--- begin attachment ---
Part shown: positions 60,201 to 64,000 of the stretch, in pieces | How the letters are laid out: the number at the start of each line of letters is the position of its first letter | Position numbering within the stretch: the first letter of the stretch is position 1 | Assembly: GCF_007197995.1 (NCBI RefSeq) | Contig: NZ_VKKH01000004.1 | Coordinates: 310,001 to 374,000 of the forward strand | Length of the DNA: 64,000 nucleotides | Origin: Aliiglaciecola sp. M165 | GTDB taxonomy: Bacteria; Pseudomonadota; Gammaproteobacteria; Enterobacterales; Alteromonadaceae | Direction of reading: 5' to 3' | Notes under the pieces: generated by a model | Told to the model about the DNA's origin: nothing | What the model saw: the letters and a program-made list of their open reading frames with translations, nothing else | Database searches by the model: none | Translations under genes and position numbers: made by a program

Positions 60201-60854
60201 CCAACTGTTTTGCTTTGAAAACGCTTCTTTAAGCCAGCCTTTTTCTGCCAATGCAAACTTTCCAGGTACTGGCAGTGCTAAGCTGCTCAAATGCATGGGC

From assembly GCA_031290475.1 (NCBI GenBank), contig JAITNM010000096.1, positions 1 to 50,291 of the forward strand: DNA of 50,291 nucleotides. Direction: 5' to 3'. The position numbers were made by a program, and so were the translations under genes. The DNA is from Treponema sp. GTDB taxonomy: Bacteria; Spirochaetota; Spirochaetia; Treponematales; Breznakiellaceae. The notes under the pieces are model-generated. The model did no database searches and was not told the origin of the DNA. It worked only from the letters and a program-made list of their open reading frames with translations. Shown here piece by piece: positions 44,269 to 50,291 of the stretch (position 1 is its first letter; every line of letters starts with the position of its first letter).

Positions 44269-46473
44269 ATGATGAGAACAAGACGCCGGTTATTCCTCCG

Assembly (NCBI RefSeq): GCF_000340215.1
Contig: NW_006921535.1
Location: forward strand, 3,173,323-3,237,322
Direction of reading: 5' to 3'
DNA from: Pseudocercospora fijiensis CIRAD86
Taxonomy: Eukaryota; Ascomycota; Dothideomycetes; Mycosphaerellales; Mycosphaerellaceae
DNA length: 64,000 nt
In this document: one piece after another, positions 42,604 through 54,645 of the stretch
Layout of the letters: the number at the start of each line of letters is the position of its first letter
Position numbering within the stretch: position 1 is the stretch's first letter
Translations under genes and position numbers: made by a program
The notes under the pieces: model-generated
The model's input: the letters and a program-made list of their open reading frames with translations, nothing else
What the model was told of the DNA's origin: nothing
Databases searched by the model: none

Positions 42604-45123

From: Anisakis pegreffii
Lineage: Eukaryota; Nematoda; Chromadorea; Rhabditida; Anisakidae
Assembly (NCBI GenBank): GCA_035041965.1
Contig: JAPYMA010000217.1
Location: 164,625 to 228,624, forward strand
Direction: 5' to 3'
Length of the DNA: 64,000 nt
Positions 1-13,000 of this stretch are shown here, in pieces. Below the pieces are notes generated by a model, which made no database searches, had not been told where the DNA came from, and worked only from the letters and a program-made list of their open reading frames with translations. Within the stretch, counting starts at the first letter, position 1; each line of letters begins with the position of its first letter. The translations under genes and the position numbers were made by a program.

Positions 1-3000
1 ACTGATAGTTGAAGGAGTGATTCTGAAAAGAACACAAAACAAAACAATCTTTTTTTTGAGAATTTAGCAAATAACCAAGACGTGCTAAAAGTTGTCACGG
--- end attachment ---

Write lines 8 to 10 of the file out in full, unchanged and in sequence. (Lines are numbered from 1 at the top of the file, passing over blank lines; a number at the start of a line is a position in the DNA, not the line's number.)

Contig: NW_006921535.1
Location: forward strand, 3,173,323-3,237,322
Direction of reading: 5' to 3'